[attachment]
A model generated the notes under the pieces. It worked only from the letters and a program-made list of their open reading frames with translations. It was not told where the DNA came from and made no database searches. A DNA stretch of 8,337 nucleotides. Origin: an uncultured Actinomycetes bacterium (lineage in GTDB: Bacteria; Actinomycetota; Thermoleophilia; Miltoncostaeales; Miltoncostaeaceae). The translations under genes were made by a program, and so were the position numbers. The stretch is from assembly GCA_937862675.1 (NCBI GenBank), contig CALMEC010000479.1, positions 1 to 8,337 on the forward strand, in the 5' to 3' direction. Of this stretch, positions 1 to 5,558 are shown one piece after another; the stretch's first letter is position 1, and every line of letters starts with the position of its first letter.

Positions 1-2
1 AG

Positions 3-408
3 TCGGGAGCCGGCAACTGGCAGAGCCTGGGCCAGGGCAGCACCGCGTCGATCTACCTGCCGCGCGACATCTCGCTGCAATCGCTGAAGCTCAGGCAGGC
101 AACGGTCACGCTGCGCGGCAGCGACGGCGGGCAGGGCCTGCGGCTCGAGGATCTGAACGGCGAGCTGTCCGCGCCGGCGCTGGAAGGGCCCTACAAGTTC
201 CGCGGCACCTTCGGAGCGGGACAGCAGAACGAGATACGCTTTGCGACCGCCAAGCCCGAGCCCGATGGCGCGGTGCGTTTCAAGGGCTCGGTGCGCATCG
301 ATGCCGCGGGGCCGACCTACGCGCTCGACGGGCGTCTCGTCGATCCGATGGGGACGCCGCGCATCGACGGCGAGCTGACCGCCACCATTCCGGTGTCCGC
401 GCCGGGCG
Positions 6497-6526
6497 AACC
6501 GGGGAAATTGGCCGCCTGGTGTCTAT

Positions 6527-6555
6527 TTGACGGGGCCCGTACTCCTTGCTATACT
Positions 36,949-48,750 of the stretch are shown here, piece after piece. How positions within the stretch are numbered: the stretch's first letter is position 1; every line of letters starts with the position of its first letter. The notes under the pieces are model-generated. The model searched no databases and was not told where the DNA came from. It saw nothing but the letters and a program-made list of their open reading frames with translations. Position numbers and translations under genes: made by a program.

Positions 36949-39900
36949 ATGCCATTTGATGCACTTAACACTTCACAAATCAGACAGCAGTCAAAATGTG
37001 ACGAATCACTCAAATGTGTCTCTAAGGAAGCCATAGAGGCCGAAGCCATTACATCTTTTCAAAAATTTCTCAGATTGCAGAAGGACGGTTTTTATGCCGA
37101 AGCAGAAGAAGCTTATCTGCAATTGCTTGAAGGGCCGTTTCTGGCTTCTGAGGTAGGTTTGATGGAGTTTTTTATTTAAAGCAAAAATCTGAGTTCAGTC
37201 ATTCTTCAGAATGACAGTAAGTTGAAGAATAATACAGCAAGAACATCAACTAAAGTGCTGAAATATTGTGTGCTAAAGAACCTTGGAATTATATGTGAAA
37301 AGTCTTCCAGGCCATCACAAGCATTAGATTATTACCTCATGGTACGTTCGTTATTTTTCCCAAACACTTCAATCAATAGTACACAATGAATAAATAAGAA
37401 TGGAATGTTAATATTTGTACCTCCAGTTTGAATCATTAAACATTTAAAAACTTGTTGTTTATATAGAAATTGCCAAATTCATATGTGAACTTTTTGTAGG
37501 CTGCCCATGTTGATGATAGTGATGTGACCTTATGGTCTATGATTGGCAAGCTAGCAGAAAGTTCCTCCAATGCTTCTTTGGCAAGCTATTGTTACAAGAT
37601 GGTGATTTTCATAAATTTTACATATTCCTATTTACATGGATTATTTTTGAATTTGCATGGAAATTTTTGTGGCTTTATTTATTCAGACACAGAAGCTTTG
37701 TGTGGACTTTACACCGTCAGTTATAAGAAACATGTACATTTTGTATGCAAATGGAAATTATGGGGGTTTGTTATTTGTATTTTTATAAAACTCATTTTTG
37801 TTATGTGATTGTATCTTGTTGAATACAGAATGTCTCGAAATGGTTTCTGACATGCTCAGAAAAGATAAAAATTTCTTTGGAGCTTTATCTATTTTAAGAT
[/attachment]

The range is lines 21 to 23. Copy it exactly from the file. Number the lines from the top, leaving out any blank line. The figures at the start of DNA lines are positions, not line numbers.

37301 AGTCTTCCAGGCCATCACAAGCATTAGATTATTACCTCATGGTACGTTCGTTATTTTTCCCAAACACTTCAATCAATAGTACACAATGAATAAATAAGAA
37401 TGGAATGTTAATATTTGTACCTCCAGTTTGAATCATTAAACATTTAAAAACTTGTTGTTTATATAGAAATTGCCAAATTCATATGTGAACTTTTTGTAGG
37501 CTGCCCATGTTGATGATAGTGATGTGACCTTATGGTCTATGATTGGCAAGCTAGCAGAAAGTTCCTCCAATGCTTCTTTGGCAAGCTATTGTTACAAGAT